A bolt of iron zipped past the fighting and struck down a priest, renting his garments as it punched through his body. The other one backed up, almost tripping over Aurië’s body, and started banging on the door. Another soldier somehow intercepted the next bolt, his head exploding like an overripe fruit.


“Help us!” the priest shouted.


The sword, now like living lightning, decapitated another soldier, severing through his attempted block easily—Númenorean steel folded like paper. One even attempted to bash his shield into the enemy but only got his head bashed in by a gauntleted fist.


The remainder of the Temple Guards, numbering two, started retreating back to the door, shields raised. This was a costly mistake, as they exposed themselves to the crossbow-wielder’s aim. A bolt broke one’s arm, causing him to collapse. The last Guard, back now against the door, started to scream.


Both his screams and the last priest’s struggles were silenced.


“My lady. I suggest that you leave this kingdom all together. The Doom of the Valar is coming.”


A hand tore away Aurië’s gag and rent her bonds. She started rubbing circulation back into her wrists as she looked up to thank her rescuers. She froze—in the light cast from their hands, she saw an extraordinarily tall man, raven-haired and tired, shadowed by a smaller, hooded figure.


She realized he must be an Elf, for no living man was as tall as he. But it was not height alone that marked him. It was his eyes, grey and tormented. She dropped her gaze. As she did she saw that one of his hands was not covered in armor, and was black moreover. Almost as if he had grasped something hot right from the fire.


“Y… Yes, sir,” she demurred. She struggled to her feet, aided momentarily when the shadow reached out a gloved hand and pulled her up. “Sauron is in the main chamber, sirs,” she added breathlessly.


“Go!” the shadow hissed. Aurië nodded and hurried off, never looking back.


The Elf meanwhile strode to the door, stopped, then levered the flat of his foot upon its unyielding timber. The door splintered with a mighty crack and it fell in.


Their way clear, the two warriors marched in.




Inside the Temple, Sauron was sitting on his black seat where he could overlook the sacrifices in the huge fires on the altar. He was exceedingly pleased with how he had managed to bring about the ensnarement of Ar-Pharazôn to the worship of Melkor, and now at last his vengeance against the Valar would be complete.


“A shame I hadn’t managed to catch the queen, Tar-Míriel, as well…” he mused


Well, it did not matter too much right now. The queen was powerless, fearing him to the point that she was unable to do anything to protest against these human sacrifices. She was a smart woman, that Sauron could tell, but her cousin and husband Ar-Pharazôn was the dominant one in their loveless marriage, which still had not borne fruit in a child.  


But where was those human priests under his command? Surely it was not that hard to catch one of the Faithful nowadays? The sound of footsteps was heard coming towards him.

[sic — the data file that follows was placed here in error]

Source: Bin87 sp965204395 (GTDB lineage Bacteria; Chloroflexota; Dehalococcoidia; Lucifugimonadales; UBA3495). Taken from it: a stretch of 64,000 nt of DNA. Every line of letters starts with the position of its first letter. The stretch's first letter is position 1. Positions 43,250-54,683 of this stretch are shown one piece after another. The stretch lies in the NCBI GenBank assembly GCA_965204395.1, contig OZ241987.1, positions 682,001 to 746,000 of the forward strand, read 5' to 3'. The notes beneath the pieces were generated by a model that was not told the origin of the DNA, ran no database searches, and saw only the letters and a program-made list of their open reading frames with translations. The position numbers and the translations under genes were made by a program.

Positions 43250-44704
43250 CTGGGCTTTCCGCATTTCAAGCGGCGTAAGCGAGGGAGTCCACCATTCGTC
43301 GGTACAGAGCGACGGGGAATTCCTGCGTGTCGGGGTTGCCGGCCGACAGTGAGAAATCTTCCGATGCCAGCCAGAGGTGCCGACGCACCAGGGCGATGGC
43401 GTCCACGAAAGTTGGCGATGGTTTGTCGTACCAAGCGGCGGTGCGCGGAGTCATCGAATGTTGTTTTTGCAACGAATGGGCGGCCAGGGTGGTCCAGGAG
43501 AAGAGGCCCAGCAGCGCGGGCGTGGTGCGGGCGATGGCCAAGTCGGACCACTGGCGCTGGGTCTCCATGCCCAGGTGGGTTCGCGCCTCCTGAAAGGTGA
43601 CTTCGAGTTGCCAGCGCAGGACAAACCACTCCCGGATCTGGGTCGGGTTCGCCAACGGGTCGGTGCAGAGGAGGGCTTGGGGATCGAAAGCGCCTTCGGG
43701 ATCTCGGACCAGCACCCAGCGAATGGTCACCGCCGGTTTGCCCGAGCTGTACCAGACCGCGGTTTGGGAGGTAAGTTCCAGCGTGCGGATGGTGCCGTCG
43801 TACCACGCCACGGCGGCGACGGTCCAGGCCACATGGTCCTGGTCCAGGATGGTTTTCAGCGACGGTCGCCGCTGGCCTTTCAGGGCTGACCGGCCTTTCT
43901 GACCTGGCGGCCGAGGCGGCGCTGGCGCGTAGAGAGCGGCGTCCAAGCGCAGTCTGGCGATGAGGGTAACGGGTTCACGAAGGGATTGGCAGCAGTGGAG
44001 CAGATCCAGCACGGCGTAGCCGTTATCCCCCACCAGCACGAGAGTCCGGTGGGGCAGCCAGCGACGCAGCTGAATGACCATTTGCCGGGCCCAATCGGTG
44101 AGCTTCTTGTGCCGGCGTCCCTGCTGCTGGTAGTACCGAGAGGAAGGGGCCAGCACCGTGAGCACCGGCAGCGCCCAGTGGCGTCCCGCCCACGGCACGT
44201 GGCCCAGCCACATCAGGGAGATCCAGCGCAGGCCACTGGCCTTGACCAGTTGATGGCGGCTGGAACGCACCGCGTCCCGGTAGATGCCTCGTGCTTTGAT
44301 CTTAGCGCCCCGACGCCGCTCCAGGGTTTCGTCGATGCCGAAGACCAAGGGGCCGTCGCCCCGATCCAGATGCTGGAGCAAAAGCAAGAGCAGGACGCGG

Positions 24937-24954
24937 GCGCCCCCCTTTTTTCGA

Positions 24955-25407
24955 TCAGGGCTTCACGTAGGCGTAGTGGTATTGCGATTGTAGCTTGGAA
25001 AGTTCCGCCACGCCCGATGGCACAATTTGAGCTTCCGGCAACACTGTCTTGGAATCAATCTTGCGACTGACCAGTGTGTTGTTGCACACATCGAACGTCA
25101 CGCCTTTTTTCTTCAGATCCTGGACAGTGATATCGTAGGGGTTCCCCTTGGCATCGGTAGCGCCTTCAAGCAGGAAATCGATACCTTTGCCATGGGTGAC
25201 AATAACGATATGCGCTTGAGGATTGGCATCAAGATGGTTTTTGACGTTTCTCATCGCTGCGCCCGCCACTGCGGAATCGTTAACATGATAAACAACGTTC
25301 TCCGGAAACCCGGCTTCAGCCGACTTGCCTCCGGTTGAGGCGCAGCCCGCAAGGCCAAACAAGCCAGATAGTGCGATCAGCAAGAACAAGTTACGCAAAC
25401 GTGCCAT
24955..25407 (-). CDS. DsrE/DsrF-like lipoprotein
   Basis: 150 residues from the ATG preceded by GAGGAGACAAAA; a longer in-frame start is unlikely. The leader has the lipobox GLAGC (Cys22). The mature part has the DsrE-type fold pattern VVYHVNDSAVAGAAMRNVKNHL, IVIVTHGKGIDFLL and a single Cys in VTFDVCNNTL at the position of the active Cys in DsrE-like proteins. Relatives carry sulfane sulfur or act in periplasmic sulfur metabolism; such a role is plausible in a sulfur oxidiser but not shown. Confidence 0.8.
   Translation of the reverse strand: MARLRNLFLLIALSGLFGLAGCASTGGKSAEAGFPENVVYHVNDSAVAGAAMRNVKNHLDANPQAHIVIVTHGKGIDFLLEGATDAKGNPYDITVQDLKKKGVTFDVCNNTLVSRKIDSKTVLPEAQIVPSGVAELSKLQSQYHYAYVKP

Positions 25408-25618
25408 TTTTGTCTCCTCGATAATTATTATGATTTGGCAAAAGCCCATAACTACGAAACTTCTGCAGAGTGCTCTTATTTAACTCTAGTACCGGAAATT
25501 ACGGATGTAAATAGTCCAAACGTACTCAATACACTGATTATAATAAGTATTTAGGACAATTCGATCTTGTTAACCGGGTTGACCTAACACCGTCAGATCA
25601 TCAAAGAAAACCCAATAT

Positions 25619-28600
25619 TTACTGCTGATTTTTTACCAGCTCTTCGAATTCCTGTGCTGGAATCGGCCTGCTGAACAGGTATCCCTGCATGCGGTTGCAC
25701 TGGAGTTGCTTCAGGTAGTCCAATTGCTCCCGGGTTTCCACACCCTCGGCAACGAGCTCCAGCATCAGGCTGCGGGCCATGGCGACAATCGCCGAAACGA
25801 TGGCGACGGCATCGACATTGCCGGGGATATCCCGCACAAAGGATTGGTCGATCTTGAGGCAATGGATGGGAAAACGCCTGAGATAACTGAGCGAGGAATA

“Ah, that is better. Hopefully it may be someone high-ranking among the Faithful this time….”


Suddenly his attention was caught by the large sacrifice fire going out, as if it had only been a mere ember someone blew on, and a complete darkness fell over the chamber, for the sky was grey and overcast, and there were no windows inside the chamber outside the smoky louver.


What is this?! I ensured that it would keep burning all day earlier! his mind raged with annoyance. Seeking light Sauron manifested a sphere of flame in one hand, rising from his seat to relight the altar.


However, by lightning the fire in his hand, he revealed himself in the darkness. A faint song was heard, despite Sauron being sure that he had been alone in the chamber.


That tongue… old Quenya from Valinor!?


The cold steel of a drawn sword was hinted in the his small fire, but Sauron still failed to duck in time and a wave of his own blood flew out from the deep cut in his left shoulder. Any second later and his whole back would have taken that hit.


AAAAAAGH!! ” he screamed. Cursing his own carelessness Sauron summoned more light as he staggered away from his bold attacker. The fires illuminated a breastplate as it surged toward him, an eight-rayed star of mithril glowing.


You should never have tricked my nephew into forging the Rings of Power, Sauron, ” Maglor Fëanorion spoke in a cold voice, his grey eyes showing no mercy as he took another step forwards, his sword lifting for a new strike. Above them, thunder had started clashing in the sky, foretelling an approaching storm. Sauron cursed that he had trapped himself in a body not suited for combat, nor had he given thought to arms or armor, being safe in his own dominion. Against one of the last sons of Fëanor he risked bodily death.


So alike his father in that madness of his… too alike!


It was not normal for Sauron to feel fear, but when it came to the House of Fëanor he was not too comfortable with that spiritual strength given by their terrible Oath to hunt all who hoarded the Silmarilli.


Against the light of his fell fires, Sauron glimpsed something shine brightly in response upon Maglor’s finger. His eyes widened. How had he got a Ring himself? Had Celebrimbor managed to entrust one of the three hidden Rings to him? Then he recognized the glowing gemstone set within, and mortal fear overtook him.


A voice started singing—female, and hardened with wrath.


Mairon, Mairon, your loyalty you forswore,

In the footsteps of Morgoth you followed down to ruin evermore,